Why Is Mark Cuban At The Presidential Debate? The Businessman Got A Special Invite
As Americans prepared for the first presidential debate of this year's election, there was one billionaire businessman whose appearance sparked a surge of media chatter. No, it wasn't Republican nominee Donald Trump. The owner of the Dallas Mavericks and an investor on ABC's Shark Tank will be sitting front and center at Hofstra University in New York when the first presidential debate kicks off. So why is Mark Cuban at the debate?
Cuban's invitation to Monday's presidential debate came directly from Democratic nominee Hillary Clinton's campaign. "Just got a front row seat to watch @HillaryClinton overwhelm @realDonaldTrump at the 'Humbling at Hofstra' on Monday. It Is On!" Cuban said in a tweet posted to his official Twitter account Sept. 23. An anonymous Clinton campaign staffer reportedly confirmed the news to CNN, saying Cuban had been given "the best seat we have access to." That means Trump could find it significantly hard to avoid making eye contact with Cuban, one of his most vocal critics, at least once.
Clinton's move to seat Cuban in the front row during their first verbal match-up certainly seemed to rattle the GOP's nominee, who fired back with a threat of his own. "If dopey Mark Cuban of failed Benefactor fame wants to sit in the front row, perhaps I will put Gennifer Flowers right alongside of him!" Trump tweeted, naming a woman President Bill Clinton admitted to having an extramarital affair with while testifying under oath in 1998.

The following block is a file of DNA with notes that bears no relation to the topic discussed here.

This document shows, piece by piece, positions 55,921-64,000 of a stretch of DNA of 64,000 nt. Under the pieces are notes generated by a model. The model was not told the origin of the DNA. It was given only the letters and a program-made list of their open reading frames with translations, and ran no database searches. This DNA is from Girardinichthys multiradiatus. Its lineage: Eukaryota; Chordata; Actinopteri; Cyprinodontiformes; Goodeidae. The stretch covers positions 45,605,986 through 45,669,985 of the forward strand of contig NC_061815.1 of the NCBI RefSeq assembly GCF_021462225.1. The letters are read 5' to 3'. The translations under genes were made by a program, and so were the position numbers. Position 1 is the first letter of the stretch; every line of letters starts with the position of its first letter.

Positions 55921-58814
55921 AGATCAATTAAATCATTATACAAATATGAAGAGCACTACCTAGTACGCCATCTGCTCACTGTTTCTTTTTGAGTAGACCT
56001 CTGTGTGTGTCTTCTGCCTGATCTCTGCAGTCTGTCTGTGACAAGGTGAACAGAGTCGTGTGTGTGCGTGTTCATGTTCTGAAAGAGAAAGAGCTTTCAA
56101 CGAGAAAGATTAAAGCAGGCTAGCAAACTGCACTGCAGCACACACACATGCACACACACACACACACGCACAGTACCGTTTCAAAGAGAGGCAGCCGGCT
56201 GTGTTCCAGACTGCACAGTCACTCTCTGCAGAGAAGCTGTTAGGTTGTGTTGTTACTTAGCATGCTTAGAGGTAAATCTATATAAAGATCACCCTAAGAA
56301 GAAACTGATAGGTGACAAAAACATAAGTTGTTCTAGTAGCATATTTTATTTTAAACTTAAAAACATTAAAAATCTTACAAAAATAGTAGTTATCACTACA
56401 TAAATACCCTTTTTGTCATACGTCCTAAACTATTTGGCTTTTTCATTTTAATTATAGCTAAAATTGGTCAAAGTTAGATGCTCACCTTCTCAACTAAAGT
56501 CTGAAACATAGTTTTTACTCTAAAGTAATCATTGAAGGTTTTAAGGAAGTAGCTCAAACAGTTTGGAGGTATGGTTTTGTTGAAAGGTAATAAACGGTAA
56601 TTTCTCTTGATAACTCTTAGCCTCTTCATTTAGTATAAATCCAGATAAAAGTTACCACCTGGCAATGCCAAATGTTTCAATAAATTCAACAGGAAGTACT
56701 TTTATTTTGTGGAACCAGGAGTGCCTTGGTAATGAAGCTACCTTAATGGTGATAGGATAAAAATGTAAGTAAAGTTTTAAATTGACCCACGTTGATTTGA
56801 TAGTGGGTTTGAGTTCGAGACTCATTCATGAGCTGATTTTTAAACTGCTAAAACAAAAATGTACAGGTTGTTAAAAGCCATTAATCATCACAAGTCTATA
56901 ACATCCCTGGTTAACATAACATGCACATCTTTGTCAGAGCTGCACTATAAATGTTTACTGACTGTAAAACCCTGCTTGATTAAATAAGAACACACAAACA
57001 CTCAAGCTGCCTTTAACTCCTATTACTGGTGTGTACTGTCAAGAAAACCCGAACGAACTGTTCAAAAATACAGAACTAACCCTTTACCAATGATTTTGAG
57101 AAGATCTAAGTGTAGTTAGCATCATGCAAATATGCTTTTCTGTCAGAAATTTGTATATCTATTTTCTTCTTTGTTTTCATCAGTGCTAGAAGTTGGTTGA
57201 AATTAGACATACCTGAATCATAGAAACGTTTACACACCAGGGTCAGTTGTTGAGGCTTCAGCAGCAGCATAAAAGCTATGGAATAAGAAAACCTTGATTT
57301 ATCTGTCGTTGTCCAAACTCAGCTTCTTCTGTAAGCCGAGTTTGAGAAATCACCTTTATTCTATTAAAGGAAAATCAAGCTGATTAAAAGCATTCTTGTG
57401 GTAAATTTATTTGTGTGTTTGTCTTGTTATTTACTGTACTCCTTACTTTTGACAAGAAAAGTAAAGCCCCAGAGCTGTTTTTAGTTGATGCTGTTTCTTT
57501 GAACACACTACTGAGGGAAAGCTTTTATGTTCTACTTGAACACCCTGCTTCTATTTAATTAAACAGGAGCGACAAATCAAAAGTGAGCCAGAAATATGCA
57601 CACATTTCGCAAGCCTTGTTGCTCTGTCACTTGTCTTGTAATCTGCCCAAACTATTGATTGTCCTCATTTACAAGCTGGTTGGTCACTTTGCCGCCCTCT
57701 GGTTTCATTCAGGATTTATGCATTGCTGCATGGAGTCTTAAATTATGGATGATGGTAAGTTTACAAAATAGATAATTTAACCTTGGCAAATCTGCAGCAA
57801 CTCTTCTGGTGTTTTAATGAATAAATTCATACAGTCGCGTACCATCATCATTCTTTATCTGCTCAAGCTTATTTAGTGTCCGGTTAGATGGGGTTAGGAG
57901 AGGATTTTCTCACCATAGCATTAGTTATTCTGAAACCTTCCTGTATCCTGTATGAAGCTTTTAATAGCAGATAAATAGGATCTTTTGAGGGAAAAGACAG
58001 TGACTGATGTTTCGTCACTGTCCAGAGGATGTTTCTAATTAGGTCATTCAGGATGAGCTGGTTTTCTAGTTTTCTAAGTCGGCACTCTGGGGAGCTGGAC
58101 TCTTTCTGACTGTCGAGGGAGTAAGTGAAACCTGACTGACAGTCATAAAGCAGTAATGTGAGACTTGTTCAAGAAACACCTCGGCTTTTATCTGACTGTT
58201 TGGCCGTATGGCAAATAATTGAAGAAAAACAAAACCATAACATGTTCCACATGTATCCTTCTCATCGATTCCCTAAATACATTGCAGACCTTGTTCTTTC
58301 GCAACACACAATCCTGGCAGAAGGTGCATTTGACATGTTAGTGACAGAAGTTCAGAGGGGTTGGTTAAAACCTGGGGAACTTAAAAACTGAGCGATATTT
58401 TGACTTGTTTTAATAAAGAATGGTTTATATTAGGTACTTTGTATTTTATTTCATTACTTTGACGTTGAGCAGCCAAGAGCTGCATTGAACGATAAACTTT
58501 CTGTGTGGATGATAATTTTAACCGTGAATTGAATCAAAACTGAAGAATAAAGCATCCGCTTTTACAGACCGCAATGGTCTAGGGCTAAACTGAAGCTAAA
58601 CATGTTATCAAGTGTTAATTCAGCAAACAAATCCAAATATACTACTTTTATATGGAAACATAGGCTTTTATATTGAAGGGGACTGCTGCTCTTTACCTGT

Although Cuban once had nothing but good things to say about his fellow businessman — and even told Business Insider in 2015 he'd consider being Trump's running mate — he's since emerged as a staunch critic of the Republican nominee. Roughly a year after praising Trump for giving "honest answers rather than prepared answers," Cuban formally endorsed Clinton in a speech where he said Trump "scared" him. "Donald, initially, I really hoped he would be something different, that as a businessperson, I thought there was an opportunity there. But then he went off the reservation and went batshit crazy," The Washington Post reported Cuban said.
Cuban's criticism and trolling of Trump continued as the presidential primary unfolded into the general election. Most recently, he's called Trump "an immediate and present danger" in an interview with CNN. He's publicly questioned Trump's claim to be worth $10 billion, and has repeatedly called for the Republican nominee to make his taxes public.
Earlier this month, Cuban offered to donate $10 million to the charity of Trump's choice if the GOP nominee would agree to a four-hour interview conducted by Cuban and focused on Trump's policies. Cuban is reportedly still waiting for a response from Trump, but perhaps they'll manage to hammer out some kind of deal on the sidelines of Monday's debate.